An “epoch-defining book” (The Guardian) and “this generation’s Silent Spring” (The Washington Post), The Uninhabitable Earth is both a travelogue of the near future and a meditation on how that future will look to those living through it—the ways that warming promises to transform global politics, the meaning of technology and nature in the modern world, the sustainability of capitalism and the trajectory of human progress.

The Uninhabitable Earth is also an impassioned call to action. For just as the world was brought to the brink of catastrophe within the span of a lifetime, the responsibility to avoid it now belongs to a single generation—today’s.


5. Drawdown: Paul Hawken

Drawdown Paul Hawken

With all the negative connotations surrounding the climate crisis, it's nice to have someone dedicated to the solution. That's exactly what Paul Hawken has done with his Drawdown book. This book outlines 100 solutions to climate change and in detail, goes over each of their carbon impacts, history economics, and more. The books website describes it better than I ever could:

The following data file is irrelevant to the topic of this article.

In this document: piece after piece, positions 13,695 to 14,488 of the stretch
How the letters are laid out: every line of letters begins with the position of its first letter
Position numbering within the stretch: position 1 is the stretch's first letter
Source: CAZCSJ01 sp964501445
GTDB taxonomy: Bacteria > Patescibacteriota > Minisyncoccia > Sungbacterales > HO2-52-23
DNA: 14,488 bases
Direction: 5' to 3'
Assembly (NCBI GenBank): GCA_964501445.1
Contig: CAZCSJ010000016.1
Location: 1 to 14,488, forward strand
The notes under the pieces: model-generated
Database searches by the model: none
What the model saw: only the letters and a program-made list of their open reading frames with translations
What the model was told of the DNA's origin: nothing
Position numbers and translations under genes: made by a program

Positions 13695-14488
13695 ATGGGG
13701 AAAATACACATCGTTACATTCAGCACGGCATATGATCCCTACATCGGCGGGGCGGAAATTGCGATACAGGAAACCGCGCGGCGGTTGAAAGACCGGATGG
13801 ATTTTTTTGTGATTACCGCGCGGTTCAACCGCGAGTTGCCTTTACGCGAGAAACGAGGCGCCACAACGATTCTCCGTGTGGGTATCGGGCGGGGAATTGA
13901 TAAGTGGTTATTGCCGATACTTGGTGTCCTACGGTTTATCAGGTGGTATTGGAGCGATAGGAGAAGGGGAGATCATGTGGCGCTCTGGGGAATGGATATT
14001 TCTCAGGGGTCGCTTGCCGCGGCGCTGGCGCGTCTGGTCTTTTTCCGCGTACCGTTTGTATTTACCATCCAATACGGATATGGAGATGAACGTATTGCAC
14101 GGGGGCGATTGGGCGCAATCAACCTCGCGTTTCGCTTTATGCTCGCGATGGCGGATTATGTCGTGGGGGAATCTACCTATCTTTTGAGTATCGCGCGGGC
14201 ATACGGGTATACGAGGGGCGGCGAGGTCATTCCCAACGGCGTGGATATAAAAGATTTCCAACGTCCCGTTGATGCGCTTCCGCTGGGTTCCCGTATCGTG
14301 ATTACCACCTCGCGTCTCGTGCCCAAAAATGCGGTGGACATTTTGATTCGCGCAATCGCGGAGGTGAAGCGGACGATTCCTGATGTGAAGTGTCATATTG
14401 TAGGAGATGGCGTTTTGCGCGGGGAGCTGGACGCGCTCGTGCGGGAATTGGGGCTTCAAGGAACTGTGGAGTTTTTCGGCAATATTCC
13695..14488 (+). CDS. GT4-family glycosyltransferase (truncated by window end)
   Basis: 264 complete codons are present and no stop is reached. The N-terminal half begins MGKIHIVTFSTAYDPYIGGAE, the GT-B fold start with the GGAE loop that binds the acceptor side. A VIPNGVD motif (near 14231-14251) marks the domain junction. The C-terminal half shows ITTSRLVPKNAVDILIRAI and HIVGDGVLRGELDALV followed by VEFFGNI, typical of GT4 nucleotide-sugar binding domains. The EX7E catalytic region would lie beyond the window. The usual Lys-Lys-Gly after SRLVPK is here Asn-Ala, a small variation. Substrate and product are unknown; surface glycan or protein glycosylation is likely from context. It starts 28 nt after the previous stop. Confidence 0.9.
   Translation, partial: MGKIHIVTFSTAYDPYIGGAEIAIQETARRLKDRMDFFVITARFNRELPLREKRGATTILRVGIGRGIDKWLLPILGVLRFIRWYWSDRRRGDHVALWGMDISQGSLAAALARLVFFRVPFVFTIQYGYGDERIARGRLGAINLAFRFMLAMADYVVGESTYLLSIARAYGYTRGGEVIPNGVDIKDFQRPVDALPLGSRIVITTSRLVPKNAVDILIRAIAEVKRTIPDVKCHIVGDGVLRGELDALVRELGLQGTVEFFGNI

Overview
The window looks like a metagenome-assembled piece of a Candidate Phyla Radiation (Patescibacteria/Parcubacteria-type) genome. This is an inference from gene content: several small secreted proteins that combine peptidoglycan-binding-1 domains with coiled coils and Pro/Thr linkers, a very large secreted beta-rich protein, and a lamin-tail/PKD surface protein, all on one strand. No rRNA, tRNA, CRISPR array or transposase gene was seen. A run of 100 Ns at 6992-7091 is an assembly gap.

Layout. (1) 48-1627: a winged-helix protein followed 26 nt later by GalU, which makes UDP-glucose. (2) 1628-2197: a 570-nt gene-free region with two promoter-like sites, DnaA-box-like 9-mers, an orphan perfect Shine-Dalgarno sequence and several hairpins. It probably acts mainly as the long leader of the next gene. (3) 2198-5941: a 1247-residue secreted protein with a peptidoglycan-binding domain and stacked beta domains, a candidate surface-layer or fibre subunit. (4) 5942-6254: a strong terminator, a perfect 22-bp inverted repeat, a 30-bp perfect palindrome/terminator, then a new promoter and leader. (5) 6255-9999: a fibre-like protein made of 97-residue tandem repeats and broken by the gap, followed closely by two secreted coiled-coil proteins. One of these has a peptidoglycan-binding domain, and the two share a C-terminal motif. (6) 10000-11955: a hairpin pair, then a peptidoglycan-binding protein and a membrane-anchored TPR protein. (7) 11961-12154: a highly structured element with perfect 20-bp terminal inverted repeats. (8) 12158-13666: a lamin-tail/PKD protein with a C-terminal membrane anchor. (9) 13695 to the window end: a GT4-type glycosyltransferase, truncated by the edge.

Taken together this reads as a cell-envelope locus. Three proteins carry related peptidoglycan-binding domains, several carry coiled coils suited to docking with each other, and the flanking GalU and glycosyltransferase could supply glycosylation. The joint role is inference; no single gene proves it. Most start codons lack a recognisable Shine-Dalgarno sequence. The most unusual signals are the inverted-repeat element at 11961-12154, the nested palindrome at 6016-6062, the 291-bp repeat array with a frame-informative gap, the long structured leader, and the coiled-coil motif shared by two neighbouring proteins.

Drawdown describes the 100 most substantive solutions to global warming. For each solution, we describe its history, the carbon impact it provides, the relative cost and savings, the path to adoption, and how it works. The goal of the research that informs Drawdown is to determine if we can reverse the buildup of atmospheric carbon within thirty years. All solutions modeled are already in place, well understood, analyzed based on peer-reviewed science, and are expanding around the world.

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There you have it, 5 of the most influential books written about climate change at the time of writing this blog post. If you were to read all five, you would be off to a good start when it comes to knowing what is happening and what needs to happen to our planet when it comes to climate change and keeping our species here for a long time. Hope you enjoyed the read!